The lines needed to be something new and out of the ordinary hence the car’s appearance was somewhat controversial and awkward in some ways, mainly because of the long wheelbase compared with other cars its size
Matra entered the world of four wheels in 1963 with the Djet, developed on mechanicals derived from Renault. We would have to wait until 1967 to see what is considered to be the first real Matra to come on to the market, the M530, or simply the 530. The car was conceived as a 2 + 2 sports car with mid-mounted engine and an affordable price, at the behest of then general manager of Matra Sports, Jean-Luc Lagardère and designer Philippe Gédon, whilst the car was actually designed by Jacques Nocher, both designers already connected to Simca. The body was made by Générale Application Plastique, which had previously been purchased by Matra. The lines needed to be something new and out of the ordinary hence the car’s appearance was somewhat controversial and awkward in some ways, mainly because of the long wheelbase compared with other cars its size; the nose was too pronounced and not particularly sporty; and the headlights were retractable.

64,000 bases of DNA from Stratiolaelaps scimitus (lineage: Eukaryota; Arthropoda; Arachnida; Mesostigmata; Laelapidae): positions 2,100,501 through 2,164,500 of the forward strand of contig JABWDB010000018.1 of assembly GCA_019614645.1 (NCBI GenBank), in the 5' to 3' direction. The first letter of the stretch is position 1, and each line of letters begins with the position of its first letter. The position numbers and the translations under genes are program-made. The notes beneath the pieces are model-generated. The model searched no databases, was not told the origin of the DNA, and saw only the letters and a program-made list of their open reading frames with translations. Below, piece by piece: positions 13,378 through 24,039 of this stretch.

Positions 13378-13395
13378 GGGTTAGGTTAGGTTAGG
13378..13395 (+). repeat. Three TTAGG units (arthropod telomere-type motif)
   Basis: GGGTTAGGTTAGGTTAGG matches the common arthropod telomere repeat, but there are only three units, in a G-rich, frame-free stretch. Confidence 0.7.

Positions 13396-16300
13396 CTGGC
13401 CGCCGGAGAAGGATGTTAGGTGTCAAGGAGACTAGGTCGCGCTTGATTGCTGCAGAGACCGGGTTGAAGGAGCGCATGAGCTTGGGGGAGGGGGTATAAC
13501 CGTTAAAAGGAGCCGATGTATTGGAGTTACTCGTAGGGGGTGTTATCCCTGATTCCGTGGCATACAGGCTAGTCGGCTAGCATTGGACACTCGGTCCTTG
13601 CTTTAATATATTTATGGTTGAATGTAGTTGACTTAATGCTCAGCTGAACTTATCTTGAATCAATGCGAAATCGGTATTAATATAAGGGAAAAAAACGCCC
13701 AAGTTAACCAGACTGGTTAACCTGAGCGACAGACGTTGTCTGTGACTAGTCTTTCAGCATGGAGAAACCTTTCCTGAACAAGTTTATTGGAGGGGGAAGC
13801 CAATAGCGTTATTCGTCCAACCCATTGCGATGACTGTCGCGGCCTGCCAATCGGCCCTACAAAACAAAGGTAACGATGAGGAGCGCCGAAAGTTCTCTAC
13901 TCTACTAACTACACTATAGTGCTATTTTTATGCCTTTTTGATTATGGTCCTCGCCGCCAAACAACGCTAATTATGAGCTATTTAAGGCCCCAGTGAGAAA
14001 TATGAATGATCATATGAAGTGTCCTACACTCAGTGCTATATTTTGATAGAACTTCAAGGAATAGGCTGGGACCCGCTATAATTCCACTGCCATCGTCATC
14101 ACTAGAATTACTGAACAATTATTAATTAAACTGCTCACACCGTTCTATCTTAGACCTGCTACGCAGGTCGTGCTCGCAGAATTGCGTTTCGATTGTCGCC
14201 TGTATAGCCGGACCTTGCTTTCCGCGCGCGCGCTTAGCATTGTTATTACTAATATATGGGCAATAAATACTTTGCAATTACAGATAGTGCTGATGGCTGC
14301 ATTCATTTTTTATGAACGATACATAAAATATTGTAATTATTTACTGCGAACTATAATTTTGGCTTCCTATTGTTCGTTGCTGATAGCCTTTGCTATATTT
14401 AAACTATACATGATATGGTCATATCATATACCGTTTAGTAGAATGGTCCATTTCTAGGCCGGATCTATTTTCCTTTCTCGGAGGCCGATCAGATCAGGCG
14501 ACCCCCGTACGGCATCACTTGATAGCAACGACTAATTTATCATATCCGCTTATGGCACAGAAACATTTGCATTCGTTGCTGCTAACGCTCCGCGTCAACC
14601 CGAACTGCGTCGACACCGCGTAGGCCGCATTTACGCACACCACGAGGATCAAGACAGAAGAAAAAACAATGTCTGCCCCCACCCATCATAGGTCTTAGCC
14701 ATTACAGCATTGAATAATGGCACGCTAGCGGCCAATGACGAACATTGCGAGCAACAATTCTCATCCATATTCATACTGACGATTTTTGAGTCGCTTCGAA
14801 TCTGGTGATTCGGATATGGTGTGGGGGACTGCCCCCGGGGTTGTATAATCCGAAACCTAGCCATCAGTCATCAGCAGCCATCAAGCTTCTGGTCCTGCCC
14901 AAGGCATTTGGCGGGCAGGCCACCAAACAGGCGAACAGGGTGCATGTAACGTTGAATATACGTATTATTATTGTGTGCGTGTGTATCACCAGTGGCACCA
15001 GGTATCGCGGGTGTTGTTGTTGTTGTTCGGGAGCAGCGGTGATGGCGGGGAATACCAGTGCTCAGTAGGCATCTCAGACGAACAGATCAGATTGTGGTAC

The engine was a 1600 cc Ford Taunus V4 producing 73 bhp, giving it modest performance despite its weight of just 860 kg. It had Targa style bodywork and the hard-top could be removed and placed in a special compartment above the spare wheel. The rear window could also be taken out to create an open air effect. Although the car’s lines could certainly not be called a masterpiece, it was highly innovative in that it had a steel load-bearing structure to which the glass-fibre panels were simply glued, an innovation which could be adapted to low-production volumes and was simple to perform since it did not require complex production systems such as welding and body-moulding lines.
From the outset the 530 was not very warmly received, despite Matra being crowned with many sporting successes at the time. In 1970 the car’s name was changed to M530LX when it received some minor technical updates; the only stylistic change was to paint the tail black. In 1971 the budget-priced M530SX appeared; it had only two seats, reduced equipment levels and four fixed instead of two retractable headlights. The M530 went out of production in 1973 after 9,609 examples had been built. It was replaced by the Bagheera model.
Text by Tommaso Lai
Translation by Norman Hawkes
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